The Iris’ 30 Best Films of 2014: Part One – 30 to 16


It’s that time again when we look back at the year of film. Here now are the first 15 films that make up our 30 favourite films of 2014. Films eligble for this list were ones released in Australian Cinemas between 1st January and 31st December, 2014:

30. The Mule

A strong script, excellent performances, stellar score and superb cinematography made The Mule a sound effort, with Angus Sampson and Tony Mahony proving themselves great Directors. Just don’t go into it on a full stomach! – Larry Heath

29. Nightcrawler

28. Pride

This is the feel-good movie of the year. It was warm and touching, funny and serious. You will laugh out loud and you may even shed a tear or two. It’s a wonderful, gorgeous movie that I would recommend to anyone. – Sue-Ellen Lee

27. The Babadook

The film is written and directed by Jennifer Kent and is really a well-paced film, engaging, saddening and incredibly eerie. The Babadook is honestly a triumph for Australian cinema. The horror genre is booming in this nation and with films as beautifully written, shot and performed as this, there is no stopping what Australians can do, reinvigorating and breathing new life into the genre. – Penny Spirou

26. Big Hero 6

This is a Disney film that sings with Pixar charm. What does that mean? Well, it’s a film that children will fall in love with and adults won’t be able to look away from. There’s great voice acting, a strong script and as many jokes for the adults as there are for the kids. And there is a heart that pulses through every scene that makes it irresistible…. Big Hero 6 is one of the finest and most entertaining animated films I’ve seen in years. – Larry Heath

25. The Skeleton Twins

24. Dawn of the Planet of the Apes

The entire film is shot with an adventurous spirit, taking even the darkest scenes and sprucing them up with jaw-dropping, colorful visuals that really prod at your curiosity and inspire you to look past “Dawn” as just a blockbuster movie and view it as the work of art that it is. – Chris Singh

23. Edge Of Tomorrow

Tom Cruise haters be damned, I loved this movie. Adapted from the Japanese graphic novel “All You Need Is Kill” this film managed to combine just the right mix of sci-fi, time travel, and action with a tiny dash of comedy to make it such a fantastic rollercoaster fun ride to watch. It’s fast-paced and visually intense and the exoskeleton battlesuits look amazing. And even if you don’t like Tom Cruise, at least you get to watch his character die over, and over, and over, and over again. – Carina Nilma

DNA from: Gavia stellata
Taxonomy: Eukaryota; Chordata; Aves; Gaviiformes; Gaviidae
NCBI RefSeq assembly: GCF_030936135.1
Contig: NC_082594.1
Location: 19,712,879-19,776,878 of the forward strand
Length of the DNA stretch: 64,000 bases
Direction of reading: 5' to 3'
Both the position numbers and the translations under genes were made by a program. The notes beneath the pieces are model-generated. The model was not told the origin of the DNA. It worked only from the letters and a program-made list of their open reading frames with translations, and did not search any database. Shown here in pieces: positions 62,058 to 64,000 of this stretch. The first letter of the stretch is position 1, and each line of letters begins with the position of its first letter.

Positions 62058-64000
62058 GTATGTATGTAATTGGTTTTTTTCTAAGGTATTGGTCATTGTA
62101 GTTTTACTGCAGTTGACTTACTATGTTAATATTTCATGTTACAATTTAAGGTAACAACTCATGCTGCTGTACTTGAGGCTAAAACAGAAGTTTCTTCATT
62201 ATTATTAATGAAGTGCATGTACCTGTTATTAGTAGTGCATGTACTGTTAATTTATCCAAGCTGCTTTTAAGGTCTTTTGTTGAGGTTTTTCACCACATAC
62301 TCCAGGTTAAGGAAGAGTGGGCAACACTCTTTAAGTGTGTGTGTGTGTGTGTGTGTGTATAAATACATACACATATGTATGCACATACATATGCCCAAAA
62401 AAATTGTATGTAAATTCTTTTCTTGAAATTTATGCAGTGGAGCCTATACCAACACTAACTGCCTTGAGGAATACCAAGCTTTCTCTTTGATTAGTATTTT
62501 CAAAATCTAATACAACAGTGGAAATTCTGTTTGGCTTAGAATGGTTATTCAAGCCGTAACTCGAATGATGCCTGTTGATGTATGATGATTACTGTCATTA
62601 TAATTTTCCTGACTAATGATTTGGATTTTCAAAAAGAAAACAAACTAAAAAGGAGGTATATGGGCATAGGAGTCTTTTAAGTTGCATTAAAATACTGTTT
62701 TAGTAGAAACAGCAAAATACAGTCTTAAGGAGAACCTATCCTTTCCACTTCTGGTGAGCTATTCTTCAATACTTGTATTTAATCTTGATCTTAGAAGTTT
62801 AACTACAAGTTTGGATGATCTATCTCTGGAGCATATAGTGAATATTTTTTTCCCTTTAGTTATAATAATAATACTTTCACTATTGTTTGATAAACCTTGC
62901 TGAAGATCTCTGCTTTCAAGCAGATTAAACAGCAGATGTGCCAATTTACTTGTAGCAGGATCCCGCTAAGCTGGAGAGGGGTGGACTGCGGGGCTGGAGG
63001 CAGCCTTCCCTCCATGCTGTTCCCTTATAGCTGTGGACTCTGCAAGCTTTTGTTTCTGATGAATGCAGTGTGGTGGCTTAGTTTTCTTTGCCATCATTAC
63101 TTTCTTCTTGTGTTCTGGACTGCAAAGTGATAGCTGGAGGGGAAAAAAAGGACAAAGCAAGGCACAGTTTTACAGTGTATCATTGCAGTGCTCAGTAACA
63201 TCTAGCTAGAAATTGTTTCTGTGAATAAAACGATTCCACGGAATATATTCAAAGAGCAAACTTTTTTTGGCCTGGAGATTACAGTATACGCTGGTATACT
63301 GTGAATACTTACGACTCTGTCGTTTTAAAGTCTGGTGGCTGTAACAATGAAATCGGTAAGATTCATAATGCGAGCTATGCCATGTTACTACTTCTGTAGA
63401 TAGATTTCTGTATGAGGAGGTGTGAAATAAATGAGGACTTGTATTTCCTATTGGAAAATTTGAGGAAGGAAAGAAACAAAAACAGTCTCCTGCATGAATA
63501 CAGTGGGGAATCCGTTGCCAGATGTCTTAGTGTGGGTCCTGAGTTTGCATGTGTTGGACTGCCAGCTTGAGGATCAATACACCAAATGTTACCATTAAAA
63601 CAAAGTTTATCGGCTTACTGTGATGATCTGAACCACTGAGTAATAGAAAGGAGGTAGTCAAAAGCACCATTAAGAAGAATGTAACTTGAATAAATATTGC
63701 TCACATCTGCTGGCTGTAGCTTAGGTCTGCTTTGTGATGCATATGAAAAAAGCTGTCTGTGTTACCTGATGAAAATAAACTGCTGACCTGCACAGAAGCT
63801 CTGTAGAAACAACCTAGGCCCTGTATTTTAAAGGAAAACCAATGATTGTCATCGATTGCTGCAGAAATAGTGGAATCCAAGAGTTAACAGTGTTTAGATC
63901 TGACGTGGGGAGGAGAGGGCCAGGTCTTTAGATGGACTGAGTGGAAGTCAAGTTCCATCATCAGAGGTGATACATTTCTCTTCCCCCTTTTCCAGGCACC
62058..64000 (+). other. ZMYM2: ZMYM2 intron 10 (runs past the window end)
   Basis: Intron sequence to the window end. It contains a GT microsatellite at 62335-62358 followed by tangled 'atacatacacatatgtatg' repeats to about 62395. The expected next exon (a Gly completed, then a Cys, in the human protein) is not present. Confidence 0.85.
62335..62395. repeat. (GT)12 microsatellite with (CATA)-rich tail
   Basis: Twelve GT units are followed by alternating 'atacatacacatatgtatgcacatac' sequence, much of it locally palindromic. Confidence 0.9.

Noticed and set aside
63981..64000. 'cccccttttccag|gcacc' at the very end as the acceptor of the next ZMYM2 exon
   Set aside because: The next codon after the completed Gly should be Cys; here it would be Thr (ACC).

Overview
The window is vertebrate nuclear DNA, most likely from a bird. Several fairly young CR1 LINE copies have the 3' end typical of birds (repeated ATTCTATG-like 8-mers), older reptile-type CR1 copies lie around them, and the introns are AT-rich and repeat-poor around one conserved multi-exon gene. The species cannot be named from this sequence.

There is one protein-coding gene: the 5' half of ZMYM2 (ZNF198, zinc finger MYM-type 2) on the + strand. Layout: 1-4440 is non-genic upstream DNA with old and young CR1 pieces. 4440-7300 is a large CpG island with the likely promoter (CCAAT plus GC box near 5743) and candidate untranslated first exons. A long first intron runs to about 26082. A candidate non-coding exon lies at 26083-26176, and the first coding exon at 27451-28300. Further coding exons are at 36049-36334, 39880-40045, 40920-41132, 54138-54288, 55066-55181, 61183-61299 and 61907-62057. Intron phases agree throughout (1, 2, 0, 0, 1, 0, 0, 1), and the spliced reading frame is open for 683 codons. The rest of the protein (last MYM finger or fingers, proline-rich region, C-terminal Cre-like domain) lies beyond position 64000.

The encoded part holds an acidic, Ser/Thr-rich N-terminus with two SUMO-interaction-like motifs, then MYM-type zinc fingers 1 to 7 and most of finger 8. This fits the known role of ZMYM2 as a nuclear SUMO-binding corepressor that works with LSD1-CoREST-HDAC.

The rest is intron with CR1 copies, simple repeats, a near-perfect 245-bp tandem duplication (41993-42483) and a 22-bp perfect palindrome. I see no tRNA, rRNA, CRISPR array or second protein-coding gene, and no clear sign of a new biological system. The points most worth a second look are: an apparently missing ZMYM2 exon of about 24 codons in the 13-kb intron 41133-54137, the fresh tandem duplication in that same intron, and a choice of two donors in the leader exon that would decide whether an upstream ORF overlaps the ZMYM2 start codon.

22. Calvary

Though the film didn’t stick with me quite as much as The Guard, its spiritual follow up (the second in Director John Michael McDonagh’s “Glorified Suicide Trilogy”) Calvary was nonetheless a powerful, provocative film. Brendan Gleeson is at his best as the good-natured Priest, and the film’s penultimate sequence is incredibly compelling – not to mention well set up. With stunning cinematography, and solid script and great performances all around, this is easily one of the year’s best films. – Larry Heath

21. X-Men: Days of Future Past

Days of Future Past continues that spark in quality storytelling, raising the bar even higher than the excellent First Class and reaffirming Bryan Singer as a true champion of the X-Men film adaptations. And with the ominous post-credit look into what could possibly be in store for X Men: Apocalypse in 2016, things are look very bright for this colourful, intelligent, and entertaining franchise. – Chris Singh

20. Chef

This unusual blend of drama, documentary and feel good flick is mouth-watering and heart-warming. John Favreau nails it both in the director’s chair and the driver’s seat of this food truck tale. – Meredith McLean

19. The Infinite Man

In many respects, The Infinite Man is a low budget masterpiece. A prime example of a clever, high concept film, that was able to fit the constraints of its budget and deliver an intelligent, terrifically entertaining and ingeniously orchestrated narrative. It’s destined to be a cult classic. Here’s hoping it gets itself the audience it rightly deserves. – Larry Heath

18. Saving Mr Banks

For those of us who are Disney fans, and for anybody who adores Mary Poppins this is definitely a film worth watching. Personally I love seeing films or documentaries about how things were made or how they came to be. I never knew much about P.L. Travers and even though this does gloss over the fact that she hated Disney’s final product, it’s nice to see how it came to eventuate regardless. Just be prepared to shed a few tears. – Carina Nilma

17. Godzilla

Godzilla delivers on its promise to redeem the franchise after so many remakes have left the tale reeling towards ‘dead horse’ status. For that, Gareth Edwards deserves his moment of glory. – Chris Singh

16. Dallas Buyers Club

Matthew McConaughey and Jared Leto are both absolutely outstanding; both deliver career best, utterly transformative performances, worthy for all of the praise they’ve received (including the Oscars no less!) and then some. – Alexandra Donald

Stay tuned for part two of our list as we count down our 15 favourite films of the year…